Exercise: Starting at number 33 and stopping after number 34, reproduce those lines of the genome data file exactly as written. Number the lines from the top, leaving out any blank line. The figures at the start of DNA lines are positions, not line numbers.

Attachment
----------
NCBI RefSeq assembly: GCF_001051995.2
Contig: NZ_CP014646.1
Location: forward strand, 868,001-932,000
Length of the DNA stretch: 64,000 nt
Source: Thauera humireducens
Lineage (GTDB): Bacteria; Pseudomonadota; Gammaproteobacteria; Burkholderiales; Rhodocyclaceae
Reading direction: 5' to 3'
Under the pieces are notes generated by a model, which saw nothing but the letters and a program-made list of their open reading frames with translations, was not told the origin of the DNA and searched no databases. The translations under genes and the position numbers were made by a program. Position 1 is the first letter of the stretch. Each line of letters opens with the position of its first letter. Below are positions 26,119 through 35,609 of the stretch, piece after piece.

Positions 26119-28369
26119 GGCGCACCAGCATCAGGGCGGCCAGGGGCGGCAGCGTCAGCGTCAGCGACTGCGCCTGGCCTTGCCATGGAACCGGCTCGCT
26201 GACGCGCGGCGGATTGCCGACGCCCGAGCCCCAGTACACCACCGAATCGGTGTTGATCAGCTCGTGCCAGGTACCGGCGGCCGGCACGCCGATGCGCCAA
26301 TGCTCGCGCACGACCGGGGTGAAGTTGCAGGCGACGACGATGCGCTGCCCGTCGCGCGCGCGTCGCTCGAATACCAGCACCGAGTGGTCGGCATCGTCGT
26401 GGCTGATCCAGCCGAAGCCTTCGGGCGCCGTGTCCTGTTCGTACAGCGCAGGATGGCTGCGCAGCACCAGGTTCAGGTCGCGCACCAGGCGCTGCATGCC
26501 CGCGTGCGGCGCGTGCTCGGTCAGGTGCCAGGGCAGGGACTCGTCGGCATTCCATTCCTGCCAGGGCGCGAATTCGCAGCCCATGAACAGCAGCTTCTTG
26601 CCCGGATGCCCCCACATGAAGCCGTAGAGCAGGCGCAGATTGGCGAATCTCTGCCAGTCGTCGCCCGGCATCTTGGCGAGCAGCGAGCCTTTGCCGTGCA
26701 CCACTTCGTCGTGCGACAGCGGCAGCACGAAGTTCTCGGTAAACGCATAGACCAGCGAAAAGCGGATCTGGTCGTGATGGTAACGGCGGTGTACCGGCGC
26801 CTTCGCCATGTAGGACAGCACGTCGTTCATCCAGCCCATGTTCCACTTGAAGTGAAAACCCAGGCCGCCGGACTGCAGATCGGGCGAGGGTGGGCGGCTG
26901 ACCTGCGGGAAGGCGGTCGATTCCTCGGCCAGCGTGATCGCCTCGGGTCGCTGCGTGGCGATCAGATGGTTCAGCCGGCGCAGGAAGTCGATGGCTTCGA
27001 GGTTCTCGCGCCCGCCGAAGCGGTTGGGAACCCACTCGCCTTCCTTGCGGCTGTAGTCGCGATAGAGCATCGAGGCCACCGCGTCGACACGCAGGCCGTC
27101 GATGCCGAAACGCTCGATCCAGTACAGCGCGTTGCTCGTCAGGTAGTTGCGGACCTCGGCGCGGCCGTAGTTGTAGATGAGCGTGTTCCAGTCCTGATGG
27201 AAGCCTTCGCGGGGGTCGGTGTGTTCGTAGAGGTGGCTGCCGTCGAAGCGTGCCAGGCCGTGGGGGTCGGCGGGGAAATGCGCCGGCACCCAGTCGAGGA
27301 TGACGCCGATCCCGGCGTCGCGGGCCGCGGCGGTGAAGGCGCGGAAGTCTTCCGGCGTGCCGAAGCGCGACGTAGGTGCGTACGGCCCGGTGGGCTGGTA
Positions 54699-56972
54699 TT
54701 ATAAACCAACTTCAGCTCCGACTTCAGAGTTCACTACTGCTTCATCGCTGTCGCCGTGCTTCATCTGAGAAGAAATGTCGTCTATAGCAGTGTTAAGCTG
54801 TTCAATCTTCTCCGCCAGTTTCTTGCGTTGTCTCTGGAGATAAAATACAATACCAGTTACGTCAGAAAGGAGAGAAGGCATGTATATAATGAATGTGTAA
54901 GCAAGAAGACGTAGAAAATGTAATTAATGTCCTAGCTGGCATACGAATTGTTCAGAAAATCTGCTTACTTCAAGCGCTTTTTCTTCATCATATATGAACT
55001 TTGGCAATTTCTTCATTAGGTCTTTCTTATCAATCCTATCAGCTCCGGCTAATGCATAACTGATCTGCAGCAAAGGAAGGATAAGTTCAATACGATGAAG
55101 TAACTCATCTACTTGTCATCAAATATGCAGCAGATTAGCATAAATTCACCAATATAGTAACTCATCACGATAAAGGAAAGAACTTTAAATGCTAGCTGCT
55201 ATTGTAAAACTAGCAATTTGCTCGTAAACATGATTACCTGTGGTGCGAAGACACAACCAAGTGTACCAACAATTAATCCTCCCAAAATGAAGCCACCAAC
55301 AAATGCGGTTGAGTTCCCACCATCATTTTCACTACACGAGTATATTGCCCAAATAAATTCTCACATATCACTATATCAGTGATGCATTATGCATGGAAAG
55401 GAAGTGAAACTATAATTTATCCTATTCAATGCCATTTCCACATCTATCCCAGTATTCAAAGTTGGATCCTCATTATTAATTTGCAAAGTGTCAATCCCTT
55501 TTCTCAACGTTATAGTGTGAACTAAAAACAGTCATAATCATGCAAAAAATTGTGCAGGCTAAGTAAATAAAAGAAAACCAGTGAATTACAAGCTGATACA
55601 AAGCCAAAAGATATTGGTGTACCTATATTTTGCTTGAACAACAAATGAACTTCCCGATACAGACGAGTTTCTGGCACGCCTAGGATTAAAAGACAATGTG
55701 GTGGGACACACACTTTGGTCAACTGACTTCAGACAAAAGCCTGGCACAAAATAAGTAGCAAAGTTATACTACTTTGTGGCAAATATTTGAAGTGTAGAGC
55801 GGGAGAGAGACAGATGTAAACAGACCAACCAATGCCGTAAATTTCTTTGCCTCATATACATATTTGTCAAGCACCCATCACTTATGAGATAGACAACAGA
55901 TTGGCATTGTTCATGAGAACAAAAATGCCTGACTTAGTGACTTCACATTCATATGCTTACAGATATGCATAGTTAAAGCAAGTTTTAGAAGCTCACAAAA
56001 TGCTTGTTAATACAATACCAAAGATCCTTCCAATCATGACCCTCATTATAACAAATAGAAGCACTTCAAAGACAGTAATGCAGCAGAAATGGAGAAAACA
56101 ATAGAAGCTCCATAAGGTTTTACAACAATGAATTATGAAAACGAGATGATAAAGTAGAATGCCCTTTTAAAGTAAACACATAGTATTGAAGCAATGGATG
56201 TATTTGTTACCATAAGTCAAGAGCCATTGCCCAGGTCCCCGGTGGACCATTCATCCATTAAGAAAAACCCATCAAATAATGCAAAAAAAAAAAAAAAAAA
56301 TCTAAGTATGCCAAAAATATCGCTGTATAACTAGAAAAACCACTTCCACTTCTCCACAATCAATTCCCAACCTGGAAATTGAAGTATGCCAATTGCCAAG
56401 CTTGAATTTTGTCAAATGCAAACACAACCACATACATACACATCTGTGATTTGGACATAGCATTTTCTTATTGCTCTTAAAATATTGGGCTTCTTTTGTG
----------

55501 TTCTCAACGTTATAGTGTGAACTAAAAACAGTCATAATCATGCAAAAAATTGTGCAGGCTAAGTAAATAAAAGAAAACCAGTGAATTACAAGCTGATACA
55601 AAGCCAAAAGATATTGGTGTACCTATATTTTGCTTGAACAACAAATGAACTTCCCGATACAGACGAGTTTCTGGCACGCCTAGGATTAAAAGACAATGTG